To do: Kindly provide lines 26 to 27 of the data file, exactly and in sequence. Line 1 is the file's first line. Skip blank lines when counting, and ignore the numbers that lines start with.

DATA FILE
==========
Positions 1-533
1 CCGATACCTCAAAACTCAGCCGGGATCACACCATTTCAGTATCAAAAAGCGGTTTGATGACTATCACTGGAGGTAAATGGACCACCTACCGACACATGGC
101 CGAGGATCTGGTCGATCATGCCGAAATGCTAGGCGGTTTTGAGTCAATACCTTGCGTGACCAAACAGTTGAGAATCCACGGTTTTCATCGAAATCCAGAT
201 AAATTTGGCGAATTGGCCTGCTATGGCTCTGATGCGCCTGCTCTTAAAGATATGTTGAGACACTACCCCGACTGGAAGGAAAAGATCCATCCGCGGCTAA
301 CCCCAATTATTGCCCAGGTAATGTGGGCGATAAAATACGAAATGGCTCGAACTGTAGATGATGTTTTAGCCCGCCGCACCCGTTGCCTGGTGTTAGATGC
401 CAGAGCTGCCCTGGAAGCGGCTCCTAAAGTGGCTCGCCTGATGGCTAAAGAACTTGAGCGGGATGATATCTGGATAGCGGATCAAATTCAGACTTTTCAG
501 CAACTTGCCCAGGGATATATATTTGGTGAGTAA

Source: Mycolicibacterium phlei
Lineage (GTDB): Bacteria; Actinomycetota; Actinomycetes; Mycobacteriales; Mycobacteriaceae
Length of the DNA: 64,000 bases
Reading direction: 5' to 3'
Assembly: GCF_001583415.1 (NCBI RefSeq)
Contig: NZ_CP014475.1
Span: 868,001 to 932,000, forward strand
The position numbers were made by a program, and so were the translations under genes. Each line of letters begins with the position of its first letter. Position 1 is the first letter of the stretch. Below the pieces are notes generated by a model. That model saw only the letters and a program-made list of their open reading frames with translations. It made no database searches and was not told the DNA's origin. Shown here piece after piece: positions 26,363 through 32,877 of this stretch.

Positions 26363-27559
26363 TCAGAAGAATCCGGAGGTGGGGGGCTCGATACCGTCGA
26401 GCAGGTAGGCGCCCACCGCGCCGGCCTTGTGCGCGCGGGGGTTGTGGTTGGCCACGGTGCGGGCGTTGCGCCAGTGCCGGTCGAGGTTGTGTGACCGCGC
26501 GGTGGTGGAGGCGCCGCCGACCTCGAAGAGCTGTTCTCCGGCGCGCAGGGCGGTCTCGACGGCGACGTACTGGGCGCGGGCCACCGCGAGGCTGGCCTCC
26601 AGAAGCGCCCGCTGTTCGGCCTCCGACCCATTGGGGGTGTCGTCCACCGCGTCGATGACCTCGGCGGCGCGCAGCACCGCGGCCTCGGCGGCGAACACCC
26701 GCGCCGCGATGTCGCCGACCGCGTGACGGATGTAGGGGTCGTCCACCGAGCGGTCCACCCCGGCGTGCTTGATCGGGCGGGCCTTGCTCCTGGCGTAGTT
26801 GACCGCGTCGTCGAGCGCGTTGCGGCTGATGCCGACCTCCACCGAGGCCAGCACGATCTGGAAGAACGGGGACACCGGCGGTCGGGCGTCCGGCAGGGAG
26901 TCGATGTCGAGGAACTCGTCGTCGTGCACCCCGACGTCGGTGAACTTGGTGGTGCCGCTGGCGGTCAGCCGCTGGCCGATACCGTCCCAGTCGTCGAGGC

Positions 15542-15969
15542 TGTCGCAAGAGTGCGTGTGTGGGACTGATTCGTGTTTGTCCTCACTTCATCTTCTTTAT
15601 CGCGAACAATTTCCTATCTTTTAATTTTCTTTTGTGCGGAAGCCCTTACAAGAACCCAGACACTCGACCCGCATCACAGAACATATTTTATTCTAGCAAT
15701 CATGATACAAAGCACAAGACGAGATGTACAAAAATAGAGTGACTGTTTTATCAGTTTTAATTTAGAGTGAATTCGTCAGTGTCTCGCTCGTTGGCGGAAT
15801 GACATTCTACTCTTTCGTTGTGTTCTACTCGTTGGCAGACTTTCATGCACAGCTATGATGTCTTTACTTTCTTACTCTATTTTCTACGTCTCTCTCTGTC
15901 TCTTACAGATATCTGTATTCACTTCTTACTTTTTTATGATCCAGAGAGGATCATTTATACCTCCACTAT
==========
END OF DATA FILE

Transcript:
15601 CGCGAACAATTTCCTATCTTTTAATTTTCTTTTGTGCGGAAGCCCTTACAAGAACCCAGACACTCGACCCGCATCACAGAACATATTTTATTCTAGCAAT
15701 CATGATACAAAGCACAAGACGAGATGTACAAAAATAGAGTGACTGTTTTATCAGTTTTAATTTAGAGTGAATTCGTCAGTGTCTCGCTCGTTGGCGGAAT